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State loses out on federal school grant
May Have Saved Jobs
'Race to the Top' contest sought ideas for reform

New York State fell far short in its bid for federal "Race to the Top" education funding on Monday, dashing hopes for a windfall from Washington that would have helped avoid extensive teacher layoffs and program cuts facing local school districts.

Of 16 finalists for first-round grants, only two states -- Tennessee, which will receive about $500 million, and Delaware, which is in line for $100 million -- were selected for funding.

In a grant process based on numerical scores, New York finished 15th out of 16 with a score of 408. That was far behind Delaware's score of 454 and Tennessee's 444.

The Race to the Top state competition is designed to reward states that are leading the way in statewide education reform.

School officials hoped for first-round funding for New York that would have tempered severe state school aid cuts that are anticipated, and prevented layoffs and program cuts in school district budgets that are now being finalized.

Buffalo, for example, envisions the elimination of as many as 680 positions, or nearly 10 percent of its work force.

Instead, the state Board of Regents will go back to the drawing board in an effort to secure one of 10 to 15 second-round grants. If it is selected, New York would be eligible for $350 million to $700 million.

New York will closely analyze the federal review of its first-round application, "and will revisit our application with a view to submitting a successful second-round plan that advances the Regents reform agenda," said State Education Commissioner David Steiner.

That application is due June 1, and awards are expected before Sept. 30. That timing makes it likely that success in the second round would allow schools in New York to restore teachers and programs after the start of the school year, but only after they have already been implemented.

Buffalo Teachers Federation President Philip Rumore said it "boggles the mind" that only two first-round grants were awarded when so many states and school districts are in fiscal crisis.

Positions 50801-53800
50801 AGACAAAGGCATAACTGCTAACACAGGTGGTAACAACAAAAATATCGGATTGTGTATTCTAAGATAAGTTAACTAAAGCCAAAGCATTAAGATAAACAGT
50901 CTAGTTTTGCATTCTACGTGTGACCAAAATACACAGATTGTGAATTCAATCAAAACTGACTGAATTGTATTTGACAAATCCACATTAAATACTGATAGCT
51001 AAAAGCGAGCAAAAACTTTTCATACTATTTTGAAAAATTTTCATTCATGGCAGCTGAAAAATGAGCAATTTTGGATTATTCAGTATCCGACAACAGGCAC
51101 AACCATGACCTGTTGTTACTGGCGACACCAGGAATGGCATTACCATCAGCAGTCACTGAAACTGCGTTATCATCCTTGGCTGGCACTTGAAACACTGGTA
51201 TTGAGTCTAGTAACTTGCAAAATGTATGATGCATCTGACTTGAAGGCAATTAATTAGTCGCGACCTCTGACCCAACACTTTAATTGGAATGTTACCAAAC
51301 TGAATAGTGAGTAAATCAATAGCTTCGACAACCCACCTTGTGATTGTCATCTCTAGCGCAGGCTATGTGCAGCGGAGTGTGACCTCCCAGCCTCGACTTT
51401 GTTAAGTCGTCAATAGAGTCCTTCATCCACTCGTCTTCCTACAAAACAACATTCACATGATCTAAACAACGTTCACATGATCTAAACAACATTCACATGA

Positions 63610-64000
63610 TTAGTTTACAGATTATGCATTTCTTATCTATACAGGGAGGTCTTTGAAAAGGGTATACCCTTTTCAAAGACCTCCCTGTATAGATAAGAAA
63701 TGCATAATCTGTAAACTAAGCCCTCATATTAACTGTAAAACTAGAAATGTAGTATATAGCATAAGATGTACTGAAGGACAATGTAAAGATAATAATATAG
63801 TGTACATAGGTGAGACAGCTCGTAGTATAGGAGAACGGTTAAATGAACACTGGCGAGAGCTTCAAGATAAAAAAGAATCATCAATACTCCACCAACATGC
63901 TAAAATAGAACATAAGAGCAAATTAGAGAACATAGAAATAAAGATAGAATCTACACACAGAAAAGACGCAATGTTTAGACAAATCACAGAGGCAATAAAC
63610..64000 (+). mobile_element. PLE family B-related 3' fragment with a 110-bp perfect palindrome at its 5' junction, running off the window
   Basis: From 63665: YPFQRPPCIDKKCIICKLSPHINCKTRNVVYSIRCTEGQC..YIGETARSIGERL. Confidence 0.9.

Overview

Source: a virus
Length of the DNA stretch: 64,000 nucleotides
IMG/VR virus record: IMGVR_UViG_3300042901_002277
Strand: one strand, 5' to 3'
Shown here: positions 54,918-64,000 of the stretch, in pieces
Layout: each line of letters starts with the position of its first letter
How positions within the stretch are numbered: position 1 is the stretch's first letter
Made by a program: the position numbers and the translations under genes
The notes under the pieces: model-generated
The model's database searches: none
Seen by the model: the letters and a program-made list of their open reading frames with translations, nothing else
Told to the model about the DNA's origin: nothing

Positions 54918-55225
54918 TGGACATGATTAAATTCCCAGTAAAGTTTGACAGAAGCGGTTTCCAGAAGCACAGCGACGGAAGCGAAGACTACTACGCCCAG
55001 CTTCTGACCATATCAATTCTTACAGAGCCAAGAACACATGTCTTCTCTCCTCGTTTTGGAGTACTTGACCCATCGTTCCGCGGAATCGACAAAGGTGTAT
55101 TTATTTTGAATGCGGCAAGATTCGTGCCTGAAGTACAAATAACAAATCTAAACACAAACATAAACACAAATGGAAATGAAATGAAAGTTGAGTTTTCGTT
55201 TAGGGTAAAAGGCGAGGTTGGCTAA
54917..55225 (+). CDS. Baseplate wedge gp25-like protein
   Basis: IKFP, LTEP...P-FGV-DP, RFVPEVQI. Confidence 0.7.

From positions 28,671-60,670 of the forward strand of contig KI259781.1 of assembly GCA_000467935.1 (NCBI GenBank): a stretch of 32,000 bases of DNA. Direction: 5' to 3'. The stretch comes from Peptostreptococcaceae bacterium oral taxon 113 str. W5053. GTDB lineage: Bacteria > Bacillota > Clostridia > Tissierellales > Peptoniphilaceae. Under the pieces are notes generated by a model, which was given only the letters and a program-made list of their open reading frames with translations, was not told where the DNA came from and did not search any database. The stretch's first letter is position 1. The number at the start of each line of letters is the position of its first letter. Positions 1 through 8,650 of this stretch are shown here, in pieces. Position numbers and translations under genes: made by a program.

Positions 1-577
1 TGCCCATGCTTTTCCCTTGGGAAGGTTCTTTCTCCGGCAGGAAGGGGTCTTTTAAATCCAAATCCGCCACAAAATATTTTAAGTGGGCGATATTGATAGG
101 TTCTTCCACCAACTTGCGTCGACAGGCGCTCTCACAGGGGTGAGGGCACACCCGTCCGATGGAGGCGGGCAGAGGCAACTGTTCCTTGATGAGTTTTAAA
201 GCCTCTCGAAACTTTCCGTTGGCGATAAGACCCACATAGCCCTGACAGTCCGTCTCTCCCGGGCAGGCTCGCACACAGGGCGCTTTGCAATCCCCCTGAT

"We have problems when there has to be winners and losers," he said. "When there are losers, it always turns out to be the students who desperately need the funding."

The failure to win a first-round grant also heightens the battle in New York over two hot-button issues -- the state's charter school cap and efforts to tie teacher evaluations to the academic performance of their students.

The State Legislature recently rejected the Board of Regents' call to bolster New York's Race to the Top application by raising the state's charter school cap, which is now 200.

Steiner said Monday that lifting the cap and tying teacher evaluations to student performance are "critical to a positive outcome" in the second round of grants.

"[These are] changes that will not only strengthen our application, but will bring important benefits to education in New York State," Steiner said. "For the sake of our 3.1 million children, we cannot allow this critical opportunity to undertake vital reforms slip away."

Gov. David A. Paterson said the Legislature's failure to lift the charter school cap and tie teacher evaluation to student performance may have cost the state a first-round grant.

"We could have won," Paterson said. "The variables were there for us to make a few changes and be right up there."

Assemblyman Sam Hoyt, D-Buffalo, said New York's failure to qualify for first-round funding reflects the state's reluctance to embrace reform.

"While other states took dramatic action, New York State did nothing," he said. "Our approach was to try to skirt by with the bare minimum. That didn't work. Let this be a clarion call that New York must demonstrate a commitment to real education reform or the funding will simply not follow."

e-mail: psimon@buffnews.com

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